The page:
Kathryn Mapes Turner

Dis­till­ing na­ture


Kathryn Mapes Turner grew up on her fam­ily’s Tri­an­gle X Ranch in Grand Te­ton Na­tional Park sur­rounded by the area’s moun­tains and wildlife. “The land­scape and the wildlife shaped who I am,” she says. “It tapped into my spirit—which is what I feel art does. It affects us at a deep level. It brings us home to where we are and it can in­spire us to be more than we are. My goal is to have my art trans­mit the en­ergy from the land­scape or the an­i­mal. I’m not a pho­to­re­al­ist nor am I in­ter­ested in that. My work is a process of dis­til­la­tion. How do I get down to the es­sen­tial? What’s es­sen­tial to in­clude? I don’t want to paint ev­ery eye­lash.”

An ex­hi­bi­tion of her lat­est work will be shown at Turne Fine Art in Jack­son Hole, Wy­oming, August 26 through Septem­ber 27.

Indigo, her wa­ter­color por­trait of a doe, is an ex­er­cise in dis­til­la­tion, cap­tur­ing the in­no­cent sim­plic­ity of the doe and, from the artist’s view­point, is an ex­er­cise in “soft­ness, move­ment and soft edges…what I’m re­al­iz­ing is the more I leave out the more space there is for the viewer to bring their own re­ac­tions to the piece. Then a more elo­quent and el­e­gant con­ver­sa­tion will be­gin.”

Turner has mas­tered the sub­tleties of the moun­tain and val­ley light and the sub­tleties of the an­i­mals in their nat­u­ral en­vi­ron­ment. She has also learned the sub­tleties of her craft. She re­calls spend­ing a day in the stu­dio of the em­i­nent sculp­tor Steve Kestrel who be­gan carv­ing a fish from a long rock he had brought up from the river bed. He was form­ing the fish when the next blow of the ham­mer and chisel caused the top of the rock to flake off. Kes­tral stopped and said, calmly, “Oops! I guess that rock didn’t want to be a fish.”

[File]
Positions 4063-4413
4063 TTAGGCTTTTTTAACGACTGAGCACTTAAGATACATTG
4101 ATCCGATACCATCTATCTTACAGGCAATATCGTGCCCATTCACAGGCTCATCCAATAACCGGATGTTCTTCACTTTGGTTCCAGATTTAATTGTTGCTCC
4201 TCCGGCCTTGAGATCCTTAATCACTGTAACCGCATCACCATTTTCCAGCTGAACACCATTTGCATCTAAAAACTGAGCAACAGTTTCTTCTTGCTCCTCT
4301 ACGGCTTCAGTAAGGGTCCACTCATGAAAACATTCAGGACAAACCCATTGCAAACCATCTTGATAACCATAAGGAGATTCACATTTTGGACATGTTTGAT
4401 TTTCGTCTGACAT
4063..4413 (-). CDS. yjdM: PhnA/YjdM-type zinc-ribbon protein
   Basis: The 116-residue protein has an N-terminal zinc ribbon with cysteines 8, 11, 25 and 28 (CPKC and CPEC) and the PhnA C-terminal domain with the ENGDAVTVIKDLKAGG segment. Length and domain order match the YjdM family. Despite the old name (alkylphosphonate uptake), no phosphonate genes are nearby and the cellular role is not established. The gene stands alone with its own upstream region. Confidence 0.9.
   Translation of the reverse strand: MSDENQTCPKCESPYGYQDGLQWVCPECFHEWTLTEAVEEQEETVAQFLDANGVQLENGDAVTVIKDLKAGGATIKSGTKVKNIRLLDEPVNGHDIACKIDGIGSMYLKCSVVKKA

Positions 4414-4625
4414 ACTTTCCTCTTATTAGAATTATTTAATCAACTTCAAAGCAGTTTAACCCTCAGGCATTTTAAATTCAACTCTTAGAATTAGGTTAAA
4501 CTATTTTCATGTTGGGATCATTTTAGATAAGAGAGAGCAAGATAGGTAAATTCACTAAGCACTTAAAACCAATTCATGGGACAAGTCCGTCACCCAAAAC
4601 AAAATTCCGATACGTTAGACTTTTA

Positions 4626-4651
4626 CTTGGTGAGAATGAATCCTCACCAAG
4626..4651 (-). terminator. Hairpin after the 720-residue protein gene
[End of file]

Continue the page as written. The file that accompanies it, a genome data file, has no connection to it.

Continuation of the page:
She has also learned that in paint­ing en plein air it is easy to be dis­tracted by the won­ders of the chang­ing en­vi­ron­ment. “Don’t fol­low the light,” she warns. “Stick to your orig­i­nal con­cept.”

I strive to cre­ate paint­ings that record my

own ex­pe­ri­ence of the sub­ject’s es­sen­tial spirit and en­ergy,” she says, “not an imitation of a fixed sur­face reality. This process re­quires my pres­ence, en­thu­si­asm, open-minded ap­pre­ci­a­tion, play­ful­ness, courage and hon­esty. In this way, cre­at­ing art is trans­for­ma­tive, uni­ver­sal and time­less.”

Liv­ing by the Sea­sons, oil on linen, 36 x 48”

Indigo, wa­ter­color, 8 x 8”

Scat­tered Sun­shine, oil on can­vas, 36 x 36”

Vi­sion, oil on linen, 12 x 24”

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